Young people – Future innovations depend on you

Blog post
Tua Huomo

Final exams for high school students begin on March 14. The next two weeks will be the grand finale of years of studying. Messages from friends. Cups of coffee. And at the same time, making one of life’s biggest decisions. Choosing what and where to study. For many in Finland, the application deadline is on March 30. To some, the decision is easy and straightforward. Others keep going back and forth until the last minute. But, without a doubt, it is a big decision that will steer lives and careers.


I'm sitting in my home office. The pandemic has made many of us work from home. In the next room, my high schooler is studying for the final exam in mathematics. Luckily, at least the matriculation examinations can be held normally. The following year, the same thing happens again. Now, the firstborn has graduated and gone on to the next stage of studies, and it is now the youngest facing exams and choices ahead.

We can tell many different stories about our lives, but our memory often selects only a few to remember. I remember the big questions when preparing to make big decisions. What is my dream profession? What is important?

As parents, we face the enormous pressures and expectations of young people regarding their future. The meaning of work becomes a topic of discussion at the dinner table at home and at work — how each of us has opportunities to influence the future of our planet.


I was one of those young people who didn't know where to go to study. I remember browsing a thick yellow catalog from the University of Oulu. I know I just have to make a choice. Lots of options. Computer science. It sounded different and a bit foreign. There had been one IT course in high school, but I hadn't attended it. 

Later in the summer, a letter for me was set up on the dining table. Dad anxiously waiting. I will be going to Oulu. My first job in the field was at the Government Computer Centre (VTKK). I think I got the job just for my perseverance. I was the only one who called the recruiter enough times. Today, I am on the CSC - IT Center for Science board. According to Wikipedia, CSC's operations began at VTKK in 1971 as a support unit for Finland's first central computer for universities. I wouldn't have guessed at the time. My field has certainly progressed tremendously since my student years. I have had the opportunity to be involved in many things, for example, in preparing FCAI - the Finnish Center for Artificial Intelligence- and in acquiring Finland's first quantum computer.

VTT's Sustainable Products and Materials business area also studies digital technologies in industries. Future products and materials must be manufactured sustainably. Robotics, augmented reality, data utilization, and development of industrial processes. The area is diverse, challenging, and rapidly developing. Artificial intelligence and data analytics are applied to solve a global problem - burnout. Sustainable development also includes the well-being of employees and their support. The research work is diverse and cuts through different fields.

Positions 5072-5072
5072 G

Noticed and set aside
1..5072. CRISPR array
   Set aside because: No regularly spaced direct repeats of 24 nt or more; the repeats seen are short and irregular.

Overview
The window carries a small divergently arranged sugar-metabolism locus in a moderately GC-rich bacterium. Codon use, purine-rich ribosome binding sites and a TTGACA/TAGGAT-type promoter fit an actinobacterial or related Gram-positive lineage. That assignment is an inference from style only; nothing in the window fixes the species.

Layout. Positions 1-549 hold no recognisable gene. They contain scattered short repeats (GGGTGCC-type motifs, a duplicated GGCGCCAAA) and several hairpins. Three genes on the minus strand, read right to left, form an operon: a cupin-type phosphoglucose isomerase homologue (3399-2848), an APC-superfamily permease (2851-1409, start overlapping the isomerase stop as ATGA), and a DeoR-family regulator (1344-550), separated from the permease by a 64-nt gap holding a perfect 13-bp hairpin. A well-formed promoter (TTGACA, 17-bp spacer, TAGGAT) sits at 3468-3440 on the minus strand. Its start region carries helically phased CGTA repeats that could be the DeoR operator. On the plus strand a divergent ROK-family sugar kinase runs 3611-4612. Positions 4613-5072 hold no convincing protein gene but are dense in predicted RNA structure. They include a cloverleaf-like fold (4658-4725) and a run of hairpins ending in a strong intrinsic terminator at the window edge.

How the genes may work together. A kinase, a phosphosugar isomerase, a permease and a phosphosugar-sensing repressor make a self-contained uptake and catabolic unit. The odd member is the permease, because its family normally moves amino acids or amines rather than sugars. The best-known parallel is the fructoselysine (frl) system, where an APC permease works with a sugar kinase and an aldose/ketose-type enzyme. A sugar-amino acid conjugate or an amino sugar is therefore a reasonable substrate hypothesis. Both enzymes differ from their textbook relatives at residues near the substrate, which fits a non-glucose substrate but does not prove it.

FALL 2022

The results of the annual employee survey. I sit with headphones on and listen to the consultant's analysis of the situation. The content of the work once again emerges as the most important factor influencing employee engagement. I feel grateful for being able to do this work on research and innovation.

The next day, we will discuss recruitment. Our target is close to 400 new employees this year. The industry is also in dire need of educated, innovative, and motivated people in its ranks. As solutions, we discuss cooperation, training, and support for theses and dissertations. Finland must also attract experts from abroad. The only hope for a small country lies in collaboration and innovation. Through innovation, we will also save the world.


At VTT's internal seminar, I am listening to a speech by VTT's Research Professor, Merja Penttilä. Academician of Science - no more than 16 are in Finland at a time. She talks about research, science, and collaboration. Challenges and solutions. Internationality. How the goal is to know and understand more. Create new solutions. Guide the young. We all listen quietly. Meaningful work with passion and emotion. 

The following week, I read the news about a new research project. The project explores how methane in barn air could be captured and broken down into carbon dioxide. Methane emissions from milk production account for about 50% of the carbon footprint of milk in Finland. The aim is to find a new solution to support the fight against climate change. Significant challenges are tackled piece by piece. Doing research can be fun and different. In this case, a cheerful researcher and a curious cow peeking out of the barn. The researchers working on this are from VTT's industrial chemistry research area. Who could have imagined this in a high school chemistry class? 

Jasmiina Palo (VTT) and a cow

Jasmiina Palo (VTT) and a cow

Sustainability is a huge question. It is essential that each of us makes responsible choices for the globe. Food, clothing, transport, and energy. All of it matters. The most significant impact, however, would come if consumers only had good and even better options to choose from. To develop these solutions, we continue to need curious and educated young people.

Professor Penttilä’s slides included Luis Pasteur’s quote: ”Fortune favours a prepared mind.” I want to wish everyone courage for their final exams and decisions about the future. Be prepared and choose a meaningful path for your journey. 

Tua Huomo
Tua Huomo
Executive Vice President
Our vision beyond 2030

Collaboration throughout the manufacturing value chain will create new production methods, using e.g. robotics, 3D printing, and augmented reality to support human labour.